No it is a transducer that Aurasound use to make. I believe they bought the technology from Raido Shack as it is similar to the linaeum dipoles that they had in the LX-5 and some other loudspeakers.

Here is the pdf:
http://www.aurasound.com/pdf/ntl25-354-4a.pdf

So are drivers with large motors good, bad, or indifferent for this application. I am still confussed as to what specs the midrange enclosures are suppose to have.

Awesome! I got a value of 491Hz with the Audax HM100C0 drivers that I am currently using. I am not sure if the 54Hz Fs matters though. The motor on this thing is freakishly large too.

I just modeled it in WINISD and it has a super flat response compaired to the Vifa that I just modeled.
Vf = 0.6L, Vr = 0.6L, Tuning Freq. = 183.67Hz.
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Old 16th November 2006, 10:51 PM   #17
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Sorry for the slow learning curve... I guess my Audax midrange drivers are only covering 1 octave because of the low FS.
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Old 17th November 2006, 07:05 AM   #18
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Quote:
Originally posted by moray james
To say that big ceramic magnets on a small driver cannot be made to keep the flux concentrated in the gap is fiction the motot structure and magnet is not to blame. Flux is flux no matter if the source is a ceramic or a neo magnet. How much flux from the magnet that you can concenrate into the gap is dependant upon the size of the top plate and the geometry of the motor structure. Once you saturate the top plate and or the pole piece then you have hit you max flux. The answer is more and better quality iron for you motor parts. I think it is just that simple. Regards Moray James.
Moray, we're looking for a small woofer with a ridiculously powerful motor. Wouldn't a neo motor be better?


Quote:
Originally posted by moray james
[B] I think that you may be jumping to some wrong conclusions. Rather I believe that the problem lies in the specific application of the driver required to do this type of job. This is a very odd application and there is practly no demand for a driver with these caracteristics so few are made. I really think that is the simple answer.
Funny you say that. Once GM and Puggie clued me in to what parameters to look for, Unity midranges started falling out of the sky. I can literally name 5-10 now.

Do you know what 75% of them have in common? You guessed it, neo motors.
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Old 17th November 2006, 08:01 AM   #19
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Default ceramic 0r neo...

the advantage that a neo will have is strictly physical they are smaller for a given strength. If you have ever played with any of the small full range driver that Fostex make the magnet is only marginally smaller than the cutout for the driver. That simply means that if you wanted more flux with a ceramic you would have to start stacking magnet slugs. So yes neo magnets would be easier to work with and lighter. That does not mean that they are better in terms of the flux they provide. They simply present a way to shrink your physical magnet size as compared to ceramics. You would be surprised to see what kind of increases in flux density are possible with top quality ceramic slugs (there are a number of grades available) when combined wit computer designed geometries top quality iron and super tight tolerences in build/ Today neo magnets are available at better prices than ever before so yes they are worth taking advantage of. This will result in a more reliable driver as big motors on the back of tiny frames have a habbit of being easily knocked off due to the small area availabe to secure the magnet.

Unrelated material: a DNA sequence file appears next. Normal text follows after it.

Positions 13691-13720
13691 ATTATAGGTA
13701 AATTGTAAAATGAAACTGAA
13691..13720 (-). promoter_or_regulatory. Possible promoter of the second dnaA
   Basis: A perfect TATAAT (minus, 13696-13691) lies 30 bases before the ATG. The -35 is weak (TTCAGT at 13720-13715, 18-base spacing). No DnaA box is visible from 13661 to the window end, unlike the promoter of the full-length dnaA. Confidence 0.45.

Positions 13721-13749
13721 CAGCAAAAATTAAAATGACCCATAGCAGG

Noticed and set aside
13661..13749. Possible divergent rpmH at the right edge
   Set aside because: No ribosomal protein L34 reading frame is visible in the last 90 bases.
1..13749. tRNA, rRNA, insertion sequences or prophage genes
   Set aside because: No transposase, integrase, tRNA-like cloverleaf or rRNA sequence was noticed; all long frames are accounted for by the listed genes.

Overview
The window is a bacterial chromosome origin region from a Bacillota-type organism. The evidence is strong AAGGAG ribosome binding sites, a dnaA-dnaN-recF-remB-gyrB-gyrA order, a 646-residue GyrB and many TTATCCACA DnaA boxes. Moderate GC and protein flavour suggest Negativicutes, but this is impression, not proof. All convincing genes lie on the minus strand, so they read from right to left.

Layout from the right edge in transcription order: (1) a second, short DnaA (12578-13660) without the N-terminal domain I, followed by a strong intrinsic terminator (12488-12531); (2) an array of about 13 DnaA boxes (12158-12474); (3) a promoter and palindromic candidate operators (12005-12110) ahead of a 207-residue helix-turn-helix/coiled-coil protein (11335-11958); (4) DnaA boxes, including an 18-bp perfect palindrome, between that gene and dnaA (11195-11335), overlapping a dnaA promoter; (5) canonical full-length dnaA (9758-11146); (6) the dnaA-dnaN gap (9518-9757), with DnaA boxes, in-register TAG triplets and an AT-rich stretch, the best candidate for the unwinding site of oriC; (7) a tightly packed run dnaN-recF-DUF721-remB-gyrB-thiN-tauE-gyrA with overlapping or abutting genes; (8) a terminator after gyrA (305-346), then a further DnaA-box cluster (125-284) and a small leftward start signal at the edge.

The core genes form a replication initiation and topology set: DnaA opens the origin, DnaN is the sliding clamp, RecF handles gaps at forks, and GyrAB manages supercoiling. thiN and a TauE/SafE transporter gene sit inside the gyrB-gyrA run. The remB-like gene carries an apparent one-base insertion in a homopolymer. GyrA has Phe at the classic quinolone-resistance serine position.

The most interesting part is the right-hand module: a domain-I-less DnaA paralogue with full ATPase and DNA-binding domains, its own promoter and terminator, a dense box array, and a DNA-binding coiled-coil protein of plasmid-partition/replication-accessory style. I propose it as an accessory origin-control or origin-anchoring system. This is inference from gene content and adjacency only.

Ok so you have found a dozen candidates that's good and I look forward to seeing the list. This is still a tiny number in the grand sceme of things. This is not your normal run of the mill mid driver. As you can see I have not disagreed that neo is nice for all the stated reasons I only wanted to point out that they do not make any better flux than would a ceramic magnet. No magic. Regards Moray James.
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Old 17th November 2006, 08:34 AM   #20
Puggie is offline Puggie  United Kingdom
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Quote:
Originally posted by Patrick Bateman
Doug,

Nice catch!

I just got off the phone with Loudspeakers Plus. I'm going to find out what quantity is needed to get these over here stateside. If I have to buy 20 or 50 and sell the rest, I'll do it.

I'll let everyone know how soon we can get it.

As I see it, the problem with the Unity midrange is that it's hard to find a small woofer with a huuuuge motor. I'm kind of a noob when it comes to motor design; but I think this is inherent to small woofers. Basically, if you put a big ferrite motor on tiny driver, the flux isn't concentrated into the gap. Of course it's not such a problem with large woofers, because the gap is much larger.

This could explain why the JBL GTI400, the Aurasound Whisper, and the P-Audio Winner are good candidates; they're all neo.

:: PB ::
Get prices I'm interested! another option would be www.bandor.co.uk, if you want really tiny drivers I could source some neo magnets and have Doreen build us a run of Bandor 50s with neo motors, but just replace the ceramic with say N40 neo keeping the physical magnet dimentions the same (I think we would be looking at about 50sterling per driver).

I like GM's analogy on carsound, speakers are similar to cars, fast ones are generally expensive and I guess fast small ones as standard are quite rare!!